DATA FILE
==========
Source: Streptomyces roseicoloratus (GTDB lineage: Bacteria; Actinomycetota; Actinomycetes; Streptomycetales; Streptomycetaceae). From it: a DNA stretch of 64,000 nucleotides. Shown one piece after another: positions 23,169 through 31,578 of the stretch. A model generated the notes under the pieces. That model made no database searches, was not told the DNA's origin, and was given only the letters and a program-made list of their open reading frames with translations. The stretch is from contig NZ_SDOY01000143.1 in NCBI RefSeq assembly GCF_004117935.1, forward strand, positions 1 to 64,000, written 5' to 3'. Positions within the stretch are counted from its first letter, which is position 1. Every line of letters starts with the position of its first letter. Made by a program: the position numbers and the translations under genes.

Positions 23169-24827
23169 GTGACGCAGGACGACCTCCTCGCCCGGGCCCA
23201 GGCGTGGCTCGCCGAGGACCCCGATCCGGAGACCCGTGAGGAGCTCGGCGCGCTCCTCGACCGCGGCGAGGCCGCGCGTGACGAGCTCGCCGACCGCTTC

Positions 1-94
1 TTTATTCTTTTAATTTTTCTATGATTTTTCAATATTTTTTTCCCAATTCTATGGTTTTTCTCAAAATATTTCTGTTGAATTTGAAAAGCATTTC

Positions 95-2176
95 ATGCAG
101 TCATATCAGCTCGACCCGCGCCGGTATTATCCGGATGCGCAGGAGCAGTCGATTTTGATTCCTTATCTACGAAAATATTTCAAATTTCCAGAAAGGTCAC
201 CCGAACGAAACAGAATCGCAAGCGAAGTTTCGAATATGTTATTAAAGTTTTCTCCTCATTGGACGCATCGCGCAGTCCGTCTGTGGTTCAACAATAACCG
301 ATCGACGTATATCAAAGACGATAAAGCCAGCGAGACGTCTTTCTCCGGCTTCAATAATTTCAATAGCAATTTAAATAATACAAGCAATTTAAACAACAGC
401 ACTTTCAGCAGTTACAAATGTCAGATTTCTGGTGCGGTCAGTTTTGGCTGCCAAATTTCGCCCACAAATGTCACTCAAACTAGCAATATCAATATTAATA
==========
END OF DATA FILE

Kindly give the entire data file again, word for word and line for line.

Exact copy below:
Source: Streptomyces roseicoloratus (GTDB lineage: Bacteria; Actinomycetota; Actinomycetes; Streptomycetales; Streptomycetaceae). From it: a DNA stretch of 64,000 nucleotides. Shown one piece after another: positions 23,169 through 31,578 of the stretch. A model generated the notes under the pieces. That model made no database searches, was not told the DNA's origin, and was given only the letters and a program-made list of their open reading frames with translations. The stretch is from contig NZ_SDOY01000143.1 in NCBI RefSeq assembly GCF_004117935.1, forward strand, positions 1 to 64,000, written 5' to 3'. Positions within the stretch are counted from its first letter, which is position 1. Every line of letters starts with the position of its first letter. Made by a program: the position numbers and the translations under genes.

Positions 23169-24827
23169 GTGACGCAGGACGACCTCCTCGCCCGGGCCCA
23201 GGCGTGGCTCGCCGAGGACCCCGATCCGGAGACCCGTGAGGAGCTCGGCGCGCTCCTCGACCGCGGCGAGGCCGCGCGTGACGAGCTCGCCGACCGCTTC

Positions 1-94
1 TTTATTCTTTTAATTTTTCTATGATTTTTCAATATTTTTTTCCCAATTCTATGGTTTTTCTCAAAATATTTCTGTTGAATTTGAAAAGCATTTC

Positions 95-2176
95 ATGCAG
101 TCATATCAGCTCGACCCGCGCCGGTATTATCCGGATGCGCAGGAGCAGTCGATTTTGATTCCTTATCTACGAAAATATTTCAAATTTCCAGAAAGGTCAC
201 CCGAACGAAACAGAATCGCAAGCGAAGTTTCGAATATGTTATTAAAGTTTTCTCCTCATTGGACGCATCGCGCAGTCCGTCTGTGGTTCAACAATAACCG
301 ATCGACGTATATCAAAGACGATAAAGCCAGCGAGACGTCTTTCTCCGGCTTCAATAATTTCAATAGCAATTTAAATAATACAAGCAATTTAAACAACAGC
401 ACTTTCAGCAGTTACAAATGTCAGATTTCTGGTGCGGTCAGTTTTGGCTGCCAAATTTCGCCCACAAATGTCACTCAAACTAGCAATATCAATATTAATA